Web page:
Thanks for this! I’ll give it a listen for sure. I’ve watched a lot of YouTube videos and listened to some podcasts of ex Scientologists who talk about the history of Scientology/ Hubbard as well as other cults , it’s really fascinating and I appreciate having an understanding of the way things like this come to be. On the other hand it can sometimes be triggering and difficult, do you ever find that to be true for yourself with these sorts of things?
 

Karakorum

Broke ranks over 10 years ago, never looked back
Thanks for this! I’ll give it a listen for sure. I’ve watched a lot of YouTube videos and listened to some podcasts of ex Scientologists who talk about the history of Scientology/ Hubbard as well as other cults , it’s really fascinating and I appreciate having an understanding of the way things like this come to be. On the other hand it can sometimes be triggering and difficult, do you ever find that to be true for yourself with these sorts of things?
I did not find mormon stories to be particularly difficult or triggering. Of course, sometimes there is a guest who describes a traumatic event like a death of a loved one or abuse and they become very emotional and start to cry etc. But I think that watching this makes everyone a bit uncomfortable, ex-cult or not. I haven't had any vividly ex-cult-triggers watching mormon stories.

The only piece of media that was a bit difficult was Janis Grady's book about her experiences on the Apollo that I'm reading now. It is a very well written book and I'm sure for people who were never in the Sea Org it would be a "page-turner". For me it is a much slower read, because there's much to compare and some "Oh so THAT's how X started..."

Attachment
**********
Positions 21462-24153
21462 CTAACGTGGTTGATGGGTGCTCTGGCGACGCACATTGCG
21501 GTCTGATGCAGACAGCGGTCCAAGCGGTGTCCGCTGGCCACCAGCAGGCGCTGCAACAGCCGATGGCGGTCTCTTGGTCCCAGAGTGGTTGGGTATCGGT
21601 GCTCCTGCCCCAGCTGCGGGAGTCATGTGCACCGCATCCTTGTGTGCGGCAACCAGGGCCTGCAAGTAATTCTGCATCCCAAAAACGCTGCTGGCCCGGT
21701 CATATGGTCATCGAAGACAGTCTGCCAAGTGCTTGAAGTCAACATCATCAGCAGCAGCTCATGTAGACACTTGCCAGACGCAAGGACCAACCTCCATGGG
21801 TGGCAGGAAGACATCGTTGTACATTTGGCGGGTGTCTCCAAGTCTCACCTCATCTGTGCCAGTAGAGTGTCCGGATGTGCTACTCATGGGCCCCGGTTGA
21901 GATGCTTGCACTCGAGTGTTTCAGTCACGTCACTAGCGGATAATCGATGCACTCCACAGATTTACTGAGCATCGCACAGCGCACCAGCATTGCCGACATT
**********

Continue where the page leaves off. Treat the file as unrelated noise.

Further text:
Also I found it bizarre that everyone focuses on the "locking adults and kids in the chain locker" punishment, but nobody mentions several day long sleep deprivation sessions for kids. o_O
I'd much rather spend 2 weeks in the chain locker rather than have the 72 hour long sleep deprivation session while doing an "amends project" that Janis was subjected to while she was 12. :eek:

I'm speaking as someone with personal experience of long sleep deprivation - that's an immensely harsh punishment even by scientology standards. Hubbard didn't care, probably because he never himself went through such long periods of sleep deprivation (unless he did it in Thelema, but I'm not aware of that).
 
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HelluvaHoax!

Well-known member
Yes, I'm glad to assist. And another yes because I have a bestie who is ex-Mormon and she very much relates to the strange insular nature of it all.
I have some book recommendations that helped me feel less alone/in the dark, if you like books! Also podcasts. Podcasts help a lot.

Very interesting.

Once I was dating a girl who was still in the LDS (born and raised) but straddling the line as to whether to jump overboard and swim ashore. In the rest of her life (besides being born and raised in LDS) she was anything but conventional. She was a pretty wild child to be honest, Church of the LDH (latter day hippie), LOL.